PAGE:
Without thinking too much of it, Alfie began to pace up and down the narrow corridor between his front room and kitchen. Then an idea hit him: he was a ghost! And what do ghosts do? They walk through walls. The thought was so liberating and seemed to make so much sense that he abruptly turned to his left and barged straight at the immediate wall. He didn’t so much as crash into the wall as much he bounced from it as if it were covered in some sort of cling film. He leaned against opposite wall and blinked, trying to make sense of it all. He couldn’t make a cup of tea because his hand went through the kettle and his tea drinking days were over anyway because his physical stomach was rotting with other lumps of useless flesh at the bottom of the stair. He could sit on a chair and walk on floors without falling through.
The whole thing didn’t make sense, he thought to himself as he made his way through to his kitchen. He just needed to think a little more. As he passed his bathroom, he passed a door that had not ever been there before. Alfie blinked at it. It wasn’t so much a door but a dark passageway, like a shadow. He couldn’t see where it went but he knew if it was a portal in the real world, it would take him out of his house and into the patch of grass between his and his neighbour’s house. He licked his lips and stroked his chin thoughtfully. It could be a long corridor to somewhere he didn’t want to be. There might be all sorts of things he didn’t want to see in there. It could also be the portal to hell, he thought, and he would never be able to get back in his house and would never know about what happened to his corporeal body. There really could be a place of unimaginable anguish and terror. It could also be a place to heaven with unlimited joy (although the idea of being reunited with loved ones didn’t really appeal to Alfie and in his childhood reflections of heaven, all the smiling and laughing had rather gotten on his nerves). He looked at the portal again. It was like those silly game shows were the host asks the guest to choose a door and accept the consequences of what was behind it only there was only one choice. Well, he thought again, two choices: stay where he was and accept things as they were or take his chances.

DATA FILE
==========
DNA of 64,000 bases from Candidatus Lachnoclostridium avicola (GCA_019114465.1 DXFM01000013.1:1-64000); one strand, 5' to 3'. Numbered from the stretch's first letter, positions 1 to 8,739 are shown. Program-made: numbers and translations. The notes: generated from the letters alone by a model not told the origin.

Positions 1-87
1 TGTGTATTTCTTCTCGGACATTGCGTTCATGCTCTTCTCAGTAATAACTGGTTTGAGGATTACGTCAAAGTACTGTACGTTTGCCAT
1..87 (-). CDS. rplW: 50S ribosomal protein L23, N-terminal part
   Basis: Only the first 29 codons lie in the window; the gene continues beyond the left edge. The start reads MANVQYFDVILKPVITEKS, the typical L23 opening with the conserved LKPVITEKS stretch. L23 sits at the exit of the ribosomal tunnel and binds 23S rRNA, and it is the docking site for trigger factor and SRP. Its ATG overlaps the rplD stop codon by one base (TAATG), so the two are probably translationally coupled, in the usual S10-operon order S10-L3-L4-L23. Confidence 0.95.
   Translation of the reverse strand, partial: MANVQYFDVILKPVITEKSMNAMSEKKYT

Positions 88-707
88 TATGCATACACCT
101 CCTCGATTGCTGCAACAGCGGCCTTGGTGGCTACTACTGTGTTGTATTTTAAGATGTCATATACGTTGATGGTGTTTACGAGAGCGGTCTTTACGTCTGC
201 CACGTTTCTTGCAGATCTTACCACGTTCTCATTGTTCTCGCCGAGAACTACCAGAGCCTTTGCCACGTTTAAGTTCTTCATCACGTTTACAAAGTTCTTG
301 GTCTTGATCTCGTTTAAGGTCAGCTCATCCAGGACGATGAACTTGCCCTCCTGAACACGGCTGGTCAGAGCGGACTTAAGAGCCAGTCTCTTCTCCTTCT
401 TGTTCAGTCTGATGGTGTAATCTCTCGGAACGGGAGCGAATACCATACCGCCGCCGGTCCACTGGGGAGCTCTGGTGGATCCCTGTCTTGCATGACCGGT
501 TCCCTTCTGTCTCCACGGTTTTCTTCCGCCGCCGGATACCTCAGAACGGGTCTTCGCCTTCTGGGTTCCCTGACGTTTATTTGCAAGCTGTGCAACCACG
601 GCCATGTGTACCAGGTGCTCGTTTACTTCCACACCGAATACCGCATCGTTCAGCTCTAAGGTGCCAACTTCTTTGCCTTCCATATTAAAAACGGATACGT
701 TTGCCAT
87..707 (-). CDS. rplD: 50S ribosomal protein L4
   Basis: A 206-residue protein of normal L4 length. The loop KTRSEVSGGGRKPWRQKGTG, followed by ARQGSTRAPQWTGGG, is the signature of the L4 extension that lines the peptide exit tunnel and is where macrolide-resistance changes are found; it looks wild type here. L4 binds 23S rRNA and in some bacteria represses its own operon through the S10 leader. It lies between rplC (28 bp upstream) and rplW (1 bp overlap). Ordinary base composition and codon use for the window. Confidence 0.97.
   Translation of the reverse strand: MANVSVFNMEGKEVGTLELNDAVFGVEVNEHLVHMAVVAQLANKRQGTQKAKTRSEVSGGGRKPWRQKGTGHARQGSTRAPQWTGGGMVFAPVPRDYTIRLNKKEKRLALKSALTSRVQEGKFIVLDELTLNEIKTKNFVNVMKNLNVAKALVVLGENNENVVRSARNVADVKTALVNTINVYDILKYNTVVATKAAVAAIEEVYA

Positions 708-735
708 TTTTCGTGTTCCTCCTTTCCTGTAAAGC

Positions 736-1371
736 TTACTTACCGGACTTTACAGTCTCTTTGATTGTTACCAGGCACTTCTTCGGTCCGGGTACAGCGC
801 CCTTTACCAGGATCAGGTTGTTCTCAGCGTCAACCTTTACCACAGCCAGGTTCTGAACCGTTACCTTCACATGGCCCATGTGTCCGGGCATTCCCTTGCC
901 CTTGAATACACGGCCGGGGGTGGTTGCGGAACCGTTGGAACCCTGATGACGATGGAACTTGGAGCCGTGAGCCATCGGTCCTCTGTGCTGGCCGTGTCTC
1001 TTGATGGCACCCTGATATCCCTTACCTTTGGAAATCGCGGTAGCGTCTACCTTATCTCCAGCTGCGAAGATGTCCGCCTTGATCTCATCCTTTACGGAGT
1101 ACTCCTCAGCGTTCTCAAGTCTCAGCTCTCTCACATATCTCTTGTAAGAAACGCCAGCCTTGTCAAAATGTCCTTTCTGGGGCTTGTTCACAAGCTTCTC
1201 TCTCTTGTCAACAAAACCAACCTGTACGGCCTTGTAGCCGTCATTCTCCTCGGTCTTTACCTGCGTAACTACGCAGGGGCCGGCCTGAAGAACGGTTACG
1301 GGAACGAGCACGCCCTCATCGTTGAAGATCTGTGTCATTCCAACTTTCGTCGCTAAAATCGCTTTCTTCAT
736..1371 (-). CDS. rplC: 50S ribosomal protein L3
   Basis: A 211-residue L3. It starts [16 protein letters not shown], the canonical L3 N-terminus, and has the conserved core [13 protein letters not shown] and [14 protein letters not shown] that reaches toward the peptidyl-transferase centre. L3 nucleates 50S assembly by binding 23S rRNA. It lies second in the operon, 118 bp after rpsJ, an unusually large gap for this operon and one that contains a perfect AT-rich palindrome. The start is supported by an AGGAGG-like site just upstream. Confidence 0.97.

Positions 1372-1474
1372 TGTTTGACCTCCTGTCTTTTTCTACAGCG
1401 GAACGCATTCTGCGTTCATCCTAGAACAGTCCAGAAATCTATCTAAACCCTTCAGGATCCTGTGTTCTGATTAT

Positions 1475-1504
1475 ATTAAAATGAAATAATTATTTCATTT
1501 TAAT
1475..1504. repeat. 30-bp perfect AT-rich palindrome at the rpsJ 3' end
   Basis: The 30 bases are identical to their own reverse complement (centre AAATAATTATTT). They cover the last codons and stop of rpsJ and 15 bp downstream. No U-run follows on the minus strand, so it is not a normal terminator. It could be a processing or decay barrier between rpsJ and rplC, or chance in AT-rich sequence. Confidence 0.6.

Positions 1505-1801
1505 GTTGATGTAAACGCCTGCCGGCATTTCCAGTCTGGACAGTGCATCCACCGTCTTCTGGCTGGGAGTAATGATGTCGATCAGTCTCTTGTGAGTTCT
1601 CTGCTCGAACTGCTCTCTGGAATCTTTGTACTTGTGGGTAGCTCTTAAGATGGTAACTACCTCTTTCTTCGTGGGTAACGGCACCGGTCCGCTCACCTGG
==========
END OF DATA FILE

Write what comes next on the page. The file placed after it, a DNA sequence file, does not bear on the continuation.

That low groaning of escaping gases came from his body again. Alfie looked down the corridor to the top of his stairs again. He could not see his body but the idea that he might never see it again made him bold. Taking a deep breath, he walked back through his corridor and forced himself to look down the stairs at what had remained of him.